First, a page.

Topic: Product Liability Issues
Characters: Mark, Marketing Sales Representative David, farmer/owner of product Jim, hired man who suffered anhydrous ammonia burn Lee, president of agricultural products firm
Mark had been an agricultural products representative for just over 19 months. During his initial year of probation and the subsequent months, he had proven himself over and over again for the company. His farm background enabled him to establish great rapport with his farmer clients. The product line included agricultural-related safety items, primarily for power equipment.
During a recent visit with Dave, one of his best clients, Mark was told about a farming accident that had occurred over six years previously. A shutoff valve between a tractor and an anhydrous ammonia tank had broken. Jim, the hired man, had been burned by the spraying ammonia. Litigation had never been initiated even though Jim had incurred close to $20,000 in medical expenses.
Upon his return to the office, Mark pulled the files on the shutoff valve. Although the valve had been removed from the market several years earlier, there were five similar cases noted in the file. All had been settled directly with the farmers, and no formal litigation had been filed. The defective valves had been advertised as “totally safe.” Anytime the connectors between the tractor and the ammonia tank were incorrectly disconnected, the shutoff valve was supposed to engage and prevent accidents. Because of the accidents, sale of the valve had ceased.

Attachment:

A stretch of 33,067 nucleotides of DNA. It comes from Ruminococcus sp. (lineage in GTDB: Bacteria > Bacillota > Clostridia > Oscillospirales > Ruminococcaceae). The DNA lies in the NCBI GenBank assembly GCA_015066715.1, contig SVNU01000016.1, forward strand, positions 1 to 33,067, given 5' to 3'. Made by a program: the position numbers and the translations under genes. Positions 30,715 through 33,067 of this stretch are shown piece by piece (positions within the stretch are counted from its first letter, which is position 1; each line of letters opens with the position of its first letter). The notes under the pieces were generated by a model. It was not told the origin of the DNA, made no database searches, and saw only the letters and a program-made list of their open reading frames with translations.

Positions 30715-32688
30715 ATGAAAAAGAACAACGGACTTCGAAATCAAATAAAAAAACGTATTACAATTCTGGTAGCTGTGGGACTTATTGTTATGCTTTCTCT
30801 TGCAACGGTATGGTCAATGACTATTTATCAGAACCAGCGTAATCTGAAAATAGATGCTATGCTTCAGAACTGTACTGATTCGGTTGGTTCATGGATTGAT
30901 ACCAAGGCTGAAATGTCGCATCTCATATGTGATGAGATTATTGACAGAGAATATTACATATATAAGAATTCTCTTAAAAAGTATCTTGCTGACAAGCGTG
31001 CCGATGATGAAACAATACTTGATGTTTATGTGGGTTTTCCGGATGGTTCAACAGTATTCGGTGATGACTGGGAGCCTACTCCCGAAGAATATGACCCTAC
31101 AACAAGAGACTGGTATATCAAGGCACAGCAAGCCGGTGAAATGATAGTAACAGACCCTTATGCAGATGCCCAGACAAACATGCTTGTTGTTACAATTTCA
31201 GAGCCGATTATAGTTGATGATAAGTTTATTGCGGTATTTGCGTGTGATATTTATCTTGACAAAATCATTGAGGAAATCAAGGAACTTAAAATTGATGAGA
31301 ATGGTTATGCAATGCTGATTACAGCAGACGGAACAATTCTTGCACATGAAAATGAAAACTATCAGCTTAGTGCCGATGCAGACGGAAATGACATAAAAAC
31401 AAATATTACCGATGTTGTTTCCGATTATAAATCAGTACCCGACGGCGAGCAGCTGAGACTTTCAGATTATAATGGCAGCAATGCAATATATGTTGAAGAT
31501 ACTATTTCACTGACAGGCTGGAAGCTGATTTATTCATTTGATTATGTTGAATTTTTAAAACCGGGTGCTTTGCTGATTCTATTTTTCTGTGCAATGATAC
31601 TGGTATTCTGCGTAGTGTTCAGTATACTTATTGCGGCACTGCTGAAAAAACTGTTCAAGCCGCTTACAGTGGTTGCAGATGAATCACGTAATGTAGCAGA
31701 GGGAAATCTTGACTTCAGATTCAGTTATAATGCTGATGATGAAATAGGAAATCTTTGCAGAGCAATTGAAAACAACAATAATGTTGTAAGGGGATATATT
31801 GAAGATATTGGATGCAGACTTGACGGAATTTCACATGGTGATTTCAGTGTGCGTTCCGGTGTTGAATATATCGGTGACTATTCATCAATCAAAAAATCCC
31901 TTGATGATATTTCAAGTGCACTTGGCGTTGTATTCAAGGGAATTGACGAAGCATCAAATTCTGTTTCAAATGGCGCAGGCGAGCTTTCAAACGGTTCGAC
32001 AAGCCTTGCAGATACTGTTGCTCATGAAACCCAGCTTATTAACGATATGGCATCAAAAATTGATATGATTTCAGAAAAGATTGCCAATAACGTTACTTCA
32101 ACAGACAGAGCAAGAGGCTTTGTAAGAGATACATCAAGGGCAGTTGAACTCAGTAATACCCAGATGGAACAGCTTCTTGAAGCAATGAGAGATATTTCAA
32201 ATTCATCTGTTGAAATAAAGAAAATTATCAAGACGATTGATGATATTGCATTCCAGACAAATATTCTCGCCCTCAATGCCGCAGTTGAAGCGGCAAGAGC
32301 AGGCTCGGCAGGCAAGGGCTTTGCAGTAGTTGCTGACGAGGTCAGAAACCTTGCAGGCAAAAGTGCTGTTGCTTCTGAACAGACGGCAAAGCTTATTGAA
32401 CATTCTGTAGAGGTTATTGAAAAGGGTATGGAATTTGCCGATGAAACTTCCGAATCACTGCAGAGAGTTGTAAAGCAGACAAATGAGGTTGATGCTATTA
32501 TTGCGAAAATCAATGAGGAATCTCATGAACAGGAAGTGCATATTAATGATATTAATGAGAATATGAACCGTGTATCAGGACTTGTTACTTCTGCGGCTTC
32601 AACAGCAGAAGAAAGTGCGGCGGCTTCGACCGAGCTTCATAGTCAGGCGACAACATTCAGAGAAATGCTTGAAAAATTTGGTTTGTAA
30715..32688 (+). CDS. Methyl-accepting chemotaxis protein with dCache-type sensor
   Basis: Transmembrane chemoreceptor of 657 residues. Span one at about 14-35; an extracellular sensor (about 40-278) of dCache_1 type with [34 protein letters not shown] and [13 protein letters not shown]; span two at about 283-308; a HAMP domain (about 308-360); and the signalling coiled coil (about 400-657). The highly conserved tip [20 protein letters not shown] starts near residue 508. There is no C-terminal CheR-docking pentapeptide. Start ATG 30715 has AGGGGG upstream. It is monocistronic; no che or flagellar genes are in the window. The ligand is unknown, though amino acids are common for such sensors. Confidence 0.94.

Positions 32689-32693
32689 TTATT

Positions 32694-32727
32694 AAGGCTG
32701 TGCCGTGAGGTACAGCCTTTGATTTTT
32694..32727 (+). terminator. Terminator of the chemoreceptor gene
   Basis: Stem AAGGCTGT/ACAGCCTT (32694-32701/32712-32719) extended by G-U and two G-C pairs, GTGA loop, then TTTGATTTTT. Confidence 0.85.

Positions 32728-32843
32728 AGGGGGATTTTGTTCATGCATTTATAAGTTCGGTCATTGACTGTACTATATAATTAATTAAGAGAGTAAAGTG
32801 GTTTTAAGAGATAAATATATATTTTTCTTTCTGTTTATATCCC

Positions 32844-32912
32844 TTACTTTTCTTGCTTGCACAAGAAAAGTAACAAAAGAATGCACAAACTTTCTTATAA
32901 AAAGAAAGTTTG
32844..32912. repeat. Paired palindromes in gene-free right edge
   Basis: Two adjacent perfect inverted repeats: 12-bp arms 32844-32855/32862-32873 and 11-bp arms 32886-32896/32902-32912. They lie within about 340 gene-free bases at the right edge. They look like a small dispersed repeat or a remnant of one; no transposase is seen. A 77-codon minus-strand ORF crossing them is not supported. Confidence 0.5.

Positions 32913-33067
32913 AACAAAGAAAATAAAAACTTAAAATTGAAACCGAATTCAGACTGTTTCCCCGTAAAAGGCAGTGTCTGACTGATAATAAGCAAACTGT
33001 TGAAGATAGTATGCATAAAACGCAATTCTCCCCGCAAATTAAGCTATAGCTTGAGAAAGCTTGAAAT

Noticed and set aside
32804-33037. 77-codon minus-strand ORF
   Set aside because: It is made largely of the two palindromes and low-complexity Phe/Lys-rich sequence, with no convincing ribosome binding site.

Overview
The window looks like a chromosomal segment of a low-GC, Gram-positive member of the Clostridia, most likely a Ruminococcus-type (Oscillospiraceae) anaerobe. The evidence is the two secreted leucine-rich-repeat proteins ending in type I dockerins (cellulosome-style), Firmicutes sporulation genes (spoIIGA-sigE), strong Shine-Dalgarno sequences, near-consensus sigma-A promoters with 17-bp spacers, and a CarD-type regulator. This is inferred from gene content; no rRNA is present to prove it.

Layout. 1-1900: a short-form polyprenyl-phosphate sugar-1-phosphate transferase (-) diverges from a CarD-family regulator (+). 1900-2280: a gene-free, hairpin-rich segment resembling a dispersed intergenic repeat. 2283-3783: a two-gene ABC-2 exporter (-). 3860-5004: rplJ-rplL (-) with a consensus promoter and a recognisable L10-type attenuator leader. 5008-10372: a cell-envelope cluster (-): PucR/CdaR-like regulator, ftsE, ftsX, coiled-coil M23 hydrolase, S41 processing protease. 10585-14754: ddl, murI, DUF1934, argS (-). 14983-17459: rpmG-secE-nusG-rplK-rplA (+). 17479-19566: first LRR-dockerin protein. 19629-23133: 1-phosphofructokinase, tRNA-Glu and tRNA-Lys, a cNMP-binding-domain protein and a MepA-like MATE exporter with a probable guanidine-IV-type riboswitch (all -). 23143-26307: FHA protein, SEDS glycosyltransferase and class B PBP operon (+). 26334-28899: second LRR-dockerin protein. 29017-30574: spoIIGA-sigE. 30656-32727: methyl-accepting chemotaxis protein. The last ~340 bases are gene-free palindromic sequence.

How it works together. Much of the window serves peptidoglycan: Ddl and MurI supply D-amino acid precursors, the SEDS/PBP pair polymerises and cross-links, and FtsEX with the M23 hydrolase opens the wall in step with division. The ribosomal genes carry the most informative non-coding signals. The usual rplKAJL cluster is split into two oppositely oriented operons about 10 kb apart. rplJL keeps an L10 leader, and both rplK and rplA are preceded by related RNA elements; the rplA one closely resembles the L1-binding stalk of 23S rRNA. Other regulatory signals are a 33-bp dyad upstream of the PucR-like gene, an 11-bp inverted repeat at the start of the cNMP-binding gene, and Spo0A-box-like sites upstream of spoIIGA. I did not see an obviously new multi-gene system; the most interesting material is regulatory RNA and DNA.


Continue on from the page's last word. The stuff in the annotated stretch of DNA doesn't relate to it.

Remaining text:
Mark’s curiosity about the fact that nothing had really been done for the clients got the best of him, so he went directly to Lee, the company president, about the matter. Upon hearing him out, Lee got up, closed his office door and proceeded to give him the following bit of advice. “Look, the statute of limitations on that product is seven years. If we can hold out just a few more months, we’ll be in the clear. What Dave and those other clodhoppers don’t know is their problem. The original product was defective and pulled.” When Mark started to protest, Lee said, “I’m warning you to keep your mouth shut and you’ll continue to do well with our company!”
Author: Dennis J. Elbert, Professor of Marketing, University of North Dakota
Co-author: John Gillett, Associate Professor of Accounting, University of North Dakota